When I say the rep is bad, I don’t mean that Catholics were represented unfavorably. (I mean, they were, but that’s not the problem.) I mean that they were represented inauthentically and stereotypically by someone who (1) isn’t Catholic and (2) doesn’t appear to have done her homework.
Let’s start with the school, St. Clare’s. Setting plays an important role in the story–it’s all about Michael and his new friends chafing against the constraints of their school–so it matters that there’s some thought behind it.
St. Clare’s seems to be an amalgom of old movie portrayals of convent schools and viral stories of Southern politicians out-of-context saying ignorant things about birth control. And that can be fun and all, but when you’re presuming to write about actual people that exist in the real world, it’s not so cute to dismiss reality.
I’m not going to say no schools like St. Clare’s exist, because I haven’t been to every single Catholic high school, but if it did exist, all the other Catholic schools would think it was weird. It would be incredibly unusual. I grew up in an area with a lot of Catholic high schools. I went to one and spent a lot of time at others, and… that’s just not what they’re like, at all.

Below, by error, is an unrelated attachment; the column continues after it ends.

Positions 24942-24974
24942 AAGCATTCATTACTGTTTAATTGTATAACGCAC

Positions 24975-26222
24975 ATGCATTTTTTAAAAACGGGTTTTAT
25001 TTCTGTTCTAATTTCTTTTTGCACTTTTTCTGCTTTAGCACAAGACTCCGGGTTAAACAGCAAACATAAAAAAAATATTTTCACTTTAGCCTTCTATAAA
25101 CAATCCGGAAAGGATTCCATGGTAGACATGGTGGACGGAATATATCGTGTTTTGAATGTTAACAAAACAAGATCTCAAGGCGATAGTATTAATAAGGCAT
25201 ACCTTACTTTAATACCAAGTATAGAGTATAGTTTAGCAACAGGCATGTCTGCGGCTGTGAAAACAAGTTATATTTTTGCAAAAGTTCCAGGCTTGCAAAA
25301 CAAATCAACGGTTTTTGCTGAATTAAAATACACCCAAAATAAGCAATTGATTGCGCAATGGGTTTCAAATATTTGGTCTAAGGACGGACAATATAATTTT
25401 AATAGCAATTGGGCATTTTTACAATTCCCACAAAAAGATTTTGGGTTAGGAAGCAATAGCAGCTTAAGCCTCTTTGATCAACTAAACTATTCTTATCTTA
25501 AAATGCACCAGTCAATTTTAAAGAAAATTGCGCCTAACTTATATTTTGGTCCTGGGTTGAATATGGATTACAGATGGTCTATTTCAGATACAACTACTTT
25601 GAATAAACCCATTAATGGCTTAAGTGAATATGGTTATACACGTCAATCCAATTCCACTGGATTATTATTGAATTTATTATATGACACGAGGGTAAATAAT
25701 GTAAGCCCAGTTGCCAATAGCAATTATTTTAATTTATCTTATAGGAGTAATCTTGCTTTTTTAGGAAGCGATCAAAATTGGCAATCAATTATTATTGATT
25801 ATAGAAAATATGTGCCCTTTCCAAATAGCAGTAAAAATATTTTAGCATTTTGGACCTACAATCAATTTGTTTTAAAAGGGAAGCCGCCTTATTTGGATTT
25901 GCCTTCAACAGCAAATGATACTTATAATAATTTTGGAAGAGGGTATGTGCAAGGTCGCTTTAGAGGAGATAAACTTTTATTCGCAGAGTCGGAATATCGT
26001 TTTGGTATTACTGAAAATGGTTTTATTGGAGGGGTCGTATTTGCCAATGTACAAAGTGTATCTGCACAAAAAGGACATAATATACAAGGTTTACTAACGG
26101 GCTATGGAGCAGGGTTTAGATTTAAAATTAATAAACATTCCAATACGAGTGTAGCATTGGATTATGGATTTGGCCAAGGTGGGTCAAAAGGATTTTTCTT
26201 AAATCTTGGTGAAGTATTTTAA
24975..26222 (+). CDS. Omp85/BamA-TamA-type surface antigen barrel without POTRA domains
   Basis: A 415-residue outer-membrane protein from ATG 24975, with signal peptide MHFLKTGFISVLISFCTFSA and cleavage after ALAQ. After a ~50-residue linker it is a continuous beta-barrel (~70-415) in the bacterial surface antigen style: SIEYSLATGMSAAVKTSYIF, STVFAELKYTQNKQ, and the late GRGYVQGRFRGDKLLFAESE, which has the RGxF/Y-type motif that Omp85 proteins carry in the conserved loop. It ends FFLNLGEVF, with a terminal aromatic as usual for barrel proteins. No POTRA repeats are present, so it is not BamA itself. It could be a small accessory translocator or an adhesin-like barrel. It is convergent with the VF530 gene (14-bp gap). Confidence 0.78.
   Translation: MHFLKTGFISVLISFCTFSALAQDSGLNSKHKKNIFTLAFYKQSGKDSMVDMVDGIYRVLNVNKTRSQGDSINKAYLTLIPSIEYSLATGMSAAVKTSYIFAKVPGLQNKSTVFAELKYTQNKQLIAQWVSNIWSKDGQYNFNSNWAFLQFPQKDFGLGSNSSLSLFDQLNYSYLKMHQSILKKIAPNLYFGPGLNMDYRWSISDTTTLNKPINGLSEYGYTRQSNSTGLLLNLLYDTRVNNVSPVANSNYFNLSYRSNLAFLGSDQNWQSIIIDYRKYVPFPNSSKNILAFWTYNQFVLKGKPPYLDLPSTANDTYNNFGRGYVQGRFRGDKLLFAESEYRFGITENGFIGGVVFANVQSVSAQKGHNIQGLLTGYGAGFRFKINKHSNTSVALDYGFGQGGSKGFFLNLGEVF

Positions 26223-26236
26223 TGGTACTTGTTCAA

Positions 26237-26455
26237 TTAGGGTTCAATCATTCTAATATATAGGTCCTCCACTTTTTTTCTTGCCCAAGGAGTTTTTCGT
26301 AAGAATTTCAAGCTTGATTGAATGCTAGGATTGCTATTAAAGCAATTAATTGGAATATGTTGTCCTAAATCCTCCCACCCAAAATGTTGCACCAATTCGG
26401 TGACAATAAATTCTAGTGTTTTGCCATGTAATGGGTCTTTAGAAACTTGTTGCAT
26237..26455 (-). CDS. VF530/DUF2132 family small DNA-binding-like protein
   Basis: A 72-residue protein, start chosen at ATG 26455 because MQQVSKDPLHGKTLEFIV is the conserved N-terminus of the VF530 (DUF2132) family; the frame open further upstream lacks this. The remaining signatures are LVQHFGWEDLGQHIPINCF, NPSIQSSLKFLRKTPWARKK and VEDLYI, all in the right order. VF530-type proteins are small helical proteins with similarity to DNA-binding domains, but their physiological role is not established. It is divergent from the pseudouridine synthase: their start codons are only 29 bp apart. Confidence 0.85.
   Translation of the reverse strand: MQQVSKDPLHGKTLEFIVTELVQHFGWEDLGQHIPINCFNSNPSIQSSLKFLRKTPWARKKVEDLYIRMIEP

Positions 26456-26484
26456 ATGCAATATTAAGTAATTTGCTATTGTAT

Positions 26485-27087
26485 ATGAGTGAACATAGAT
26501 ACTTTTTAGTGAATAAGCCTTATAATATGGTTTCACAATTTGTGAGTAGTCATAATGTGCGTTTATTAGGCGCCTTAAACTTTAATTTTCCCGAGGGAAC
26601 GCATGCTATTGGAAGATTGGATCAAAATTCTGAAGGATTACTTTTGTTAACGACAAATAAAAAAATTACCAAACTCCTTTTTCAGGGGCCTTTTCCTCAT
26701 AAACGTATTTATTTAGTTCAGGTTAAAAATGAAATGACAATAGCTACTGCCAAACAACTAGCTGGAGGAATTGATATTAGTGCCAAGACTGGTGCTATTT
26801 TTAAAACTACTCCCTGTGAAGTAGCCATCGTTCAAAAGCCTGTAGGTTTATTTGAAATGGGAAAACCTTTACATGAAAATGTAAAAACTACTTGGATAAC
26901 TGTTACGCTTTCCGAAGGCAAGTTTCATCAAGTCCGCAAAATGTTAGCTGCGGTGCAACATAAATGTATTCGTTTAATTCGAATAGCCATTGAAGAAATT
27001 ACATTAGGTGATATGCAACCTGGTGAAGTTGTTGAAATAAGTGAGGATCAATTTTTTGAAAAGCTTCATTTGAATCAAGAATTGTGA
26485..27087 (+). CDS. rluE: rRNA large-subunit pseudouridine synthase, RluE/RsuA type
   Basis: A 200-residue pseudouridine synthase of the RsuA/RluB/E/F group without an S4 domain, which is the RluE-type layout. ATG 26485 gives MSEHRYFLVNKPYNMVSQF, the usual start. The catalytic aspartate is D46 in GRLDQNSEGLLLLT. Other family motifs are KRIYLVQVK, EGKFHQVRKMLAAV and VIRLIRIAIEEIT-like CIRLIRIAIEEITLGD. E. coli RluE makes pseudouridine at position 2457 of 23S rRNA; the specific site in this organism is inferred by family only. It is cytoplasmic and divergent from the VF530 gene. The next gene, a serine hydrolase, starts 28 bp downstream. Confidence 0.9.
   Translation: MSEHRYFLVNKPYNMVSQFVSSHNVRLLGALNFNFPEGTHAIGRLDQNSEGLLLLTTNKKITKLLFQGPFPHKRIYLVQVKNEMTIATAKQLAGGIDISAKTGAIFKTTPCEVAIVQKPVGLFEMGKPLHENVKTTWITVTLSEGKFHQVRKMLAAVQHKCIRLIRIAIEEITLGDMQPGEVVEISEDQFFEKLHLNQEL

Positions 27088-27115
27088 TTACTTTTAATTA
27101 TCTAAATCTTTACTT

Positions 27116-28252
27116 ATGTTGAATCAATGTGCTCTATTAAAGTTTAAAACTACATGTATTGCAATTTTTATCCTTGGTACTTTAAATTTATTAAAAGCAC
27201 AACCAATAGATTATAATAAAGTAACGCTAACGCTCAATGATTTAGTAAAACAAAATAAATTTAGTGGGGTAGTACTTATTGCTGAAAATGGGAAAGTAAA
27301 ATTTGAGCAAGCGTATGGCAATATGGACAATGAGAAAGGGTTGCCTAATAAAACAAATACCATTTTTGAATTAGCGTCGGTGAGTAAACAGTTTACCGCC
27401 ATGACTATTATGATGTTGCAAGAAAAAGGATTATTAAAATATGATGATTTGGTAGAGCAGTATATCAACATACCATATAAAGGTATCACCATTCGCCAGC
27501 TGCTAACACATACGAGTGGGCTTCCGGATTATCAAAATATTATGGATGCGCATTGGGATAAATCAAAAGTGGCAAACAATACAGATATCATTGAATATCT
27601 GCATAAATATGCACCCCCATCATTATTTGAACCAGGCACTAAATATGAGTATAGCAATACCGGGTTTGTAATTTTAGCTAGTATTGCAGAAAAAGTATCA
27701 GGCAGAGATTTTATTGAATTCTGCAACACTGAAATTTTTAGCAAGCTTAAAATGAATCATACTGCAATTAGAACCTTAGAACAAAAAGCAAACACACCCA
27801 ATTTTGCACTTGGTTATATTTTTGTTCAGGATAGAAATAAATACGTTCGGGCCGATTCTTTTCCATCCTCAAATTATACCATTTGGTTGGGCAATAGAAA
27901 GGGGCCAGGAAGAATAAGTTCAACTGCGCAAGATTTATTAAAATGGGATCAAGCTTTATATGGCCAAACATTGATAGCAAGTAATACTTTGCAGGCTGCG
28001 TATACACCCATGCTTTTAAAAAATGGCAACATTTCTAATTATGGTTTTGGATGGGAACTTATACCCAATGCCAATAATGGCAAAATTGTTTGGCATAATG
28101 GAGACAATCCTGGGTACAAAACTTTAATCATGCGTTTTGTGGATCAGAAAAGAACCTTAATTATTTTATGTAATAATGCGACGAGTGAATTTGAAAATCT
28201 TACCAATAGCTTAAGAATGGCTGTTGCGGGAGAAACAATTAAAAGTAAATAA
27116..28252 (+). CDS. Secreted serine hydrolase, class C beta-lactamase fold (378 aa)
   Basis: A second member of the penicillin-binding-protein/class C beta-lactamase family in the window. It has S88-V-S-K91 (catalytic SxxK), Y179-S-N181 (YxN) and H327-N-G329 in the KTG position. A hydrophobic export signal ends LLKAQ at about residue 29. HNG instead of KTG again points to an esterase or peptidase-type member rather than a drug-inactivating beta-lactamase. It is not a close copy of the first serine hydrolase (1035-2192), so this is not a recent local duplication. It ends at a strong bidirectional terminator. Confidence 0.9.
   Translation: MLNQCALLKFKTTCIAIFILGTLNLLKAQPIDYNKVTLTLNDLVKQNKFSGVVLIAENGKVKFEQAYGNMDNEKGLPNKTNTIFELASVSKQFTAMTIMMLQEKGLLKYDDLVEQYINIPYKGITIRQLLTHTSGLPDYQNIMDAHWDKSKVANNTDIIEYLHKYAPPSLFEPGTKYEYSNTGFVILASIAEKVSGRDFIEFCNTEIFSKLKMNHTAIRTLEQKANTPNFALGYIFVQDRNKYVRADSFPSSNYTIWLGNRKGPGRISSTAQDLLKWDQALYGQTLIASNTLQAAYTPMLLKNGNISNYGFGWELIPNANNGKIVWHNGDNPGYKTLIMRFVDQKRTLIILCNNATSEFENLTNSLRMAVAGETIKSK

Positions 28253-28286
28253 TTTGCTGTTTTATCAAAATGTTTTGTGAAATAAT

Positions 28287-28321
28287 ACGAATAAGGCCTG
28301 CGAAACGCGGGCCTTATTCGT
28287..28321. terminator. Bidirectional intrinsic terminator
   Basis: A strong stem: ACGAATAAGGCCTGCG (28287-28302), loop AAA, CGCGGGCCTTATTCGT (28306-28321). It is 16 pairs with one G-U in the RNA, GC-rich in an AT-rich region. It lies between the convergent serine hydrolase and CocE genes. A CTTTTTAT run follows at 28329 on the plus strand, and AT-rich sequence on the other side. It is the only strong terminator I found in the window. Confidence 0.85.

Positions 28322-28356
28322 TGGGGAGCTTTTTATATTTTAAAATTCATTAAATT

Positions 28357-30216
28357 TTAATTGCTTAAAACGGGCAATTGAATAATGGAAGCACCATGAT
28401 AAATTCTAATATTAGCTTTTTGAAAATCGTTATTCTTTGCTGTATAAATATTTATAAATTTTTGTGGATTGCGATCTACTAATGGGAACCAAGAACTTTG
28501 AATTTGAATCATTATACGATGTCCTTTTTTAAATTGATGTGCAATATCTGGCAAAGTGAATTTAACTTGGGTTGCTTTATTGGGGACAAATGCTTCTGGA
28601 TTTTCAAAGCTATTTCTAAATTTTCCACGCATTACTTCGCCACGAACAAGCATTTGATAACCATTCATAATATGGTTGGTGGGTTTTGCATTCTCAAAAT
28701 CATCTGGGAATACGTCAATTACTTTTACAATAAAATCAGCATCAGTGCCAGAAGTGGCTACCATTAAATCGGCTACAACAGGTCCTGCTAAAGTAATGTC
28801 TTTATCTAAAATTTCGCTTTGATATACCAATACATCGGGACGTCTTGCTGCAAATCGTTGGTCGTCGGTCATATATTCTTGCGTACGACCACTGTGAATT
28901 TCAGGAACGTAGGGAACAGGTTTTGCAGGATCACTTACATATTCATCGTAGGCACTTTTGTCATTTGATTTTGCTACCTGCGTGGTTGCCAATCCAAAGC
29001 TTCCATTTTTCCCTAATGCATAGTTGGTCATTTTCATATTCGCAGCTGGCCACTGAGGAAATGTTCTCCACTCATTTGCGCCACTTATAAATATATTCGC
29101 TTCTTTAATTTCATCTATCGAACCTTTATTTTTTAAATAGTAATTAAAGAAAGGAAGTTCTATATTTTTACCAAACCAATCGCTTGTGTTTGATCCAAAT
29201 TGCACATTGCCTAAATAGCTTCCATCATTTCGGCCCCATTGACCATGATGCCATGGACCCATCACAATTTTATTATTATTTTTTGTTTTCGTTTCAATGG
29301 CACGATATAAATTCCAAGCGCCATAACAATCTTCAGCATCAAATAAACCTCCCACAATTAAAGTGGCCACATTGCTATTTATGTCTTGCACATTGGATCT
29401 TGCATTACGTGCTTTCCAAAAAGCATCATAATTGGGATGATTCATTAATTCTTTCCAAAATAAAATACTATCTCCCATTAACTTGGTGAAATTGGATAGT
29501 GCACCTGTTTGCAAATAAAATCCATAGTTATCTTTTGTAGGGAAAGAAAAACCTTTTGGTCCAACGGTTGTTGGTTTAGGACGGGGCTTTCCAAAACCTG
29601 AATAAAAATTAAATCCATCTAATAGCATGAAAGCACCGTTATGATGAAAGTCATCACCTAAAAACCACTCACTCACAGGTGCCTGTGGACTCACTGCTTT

If you’re not willing to take my word for it, here are some quick facts from the USCCB, which collects data from US schools:
- More than 97% of teachers at Catholic high schools are lay people. (That means for every 100 teachers, more than most schools even have, only THREE are priests or nuns.) Compare that with St. Clare’s, which is inexplicably populated with clergy everywhere.
- US Catholic schools are 21% (and rising) students of color.
- 18% of students were raised in a non-Christian religious tradition or no religion.
And this all rings true with my experience. Practicing Catholics were a minority of my high school class. Let me say that again–if you were a Catholic in faith and pratice, you were the unusual one.
I’m sure the atheists and other non-Catholics in my class faced difficulties and discrimination that I’m not aware of. I can’t know what it’s like to be one of those students, but I can tell you that nobody would be suprised to see them… at all. This idea that “atheist walks into a Catholic school” is some sort of wacky fish-out-of-water situation really bothers me.
And accuracy matters. When you’re writing about a community outside your experience, representing a very unusual experience as normal is grossly irresponsible (especially when representing a group that is generally portrayed negatively and stereotypically in media).
I’m being so harsh about the author’s neglect of authenticity because Katie Henry does seem to have done research… just the wrong kind.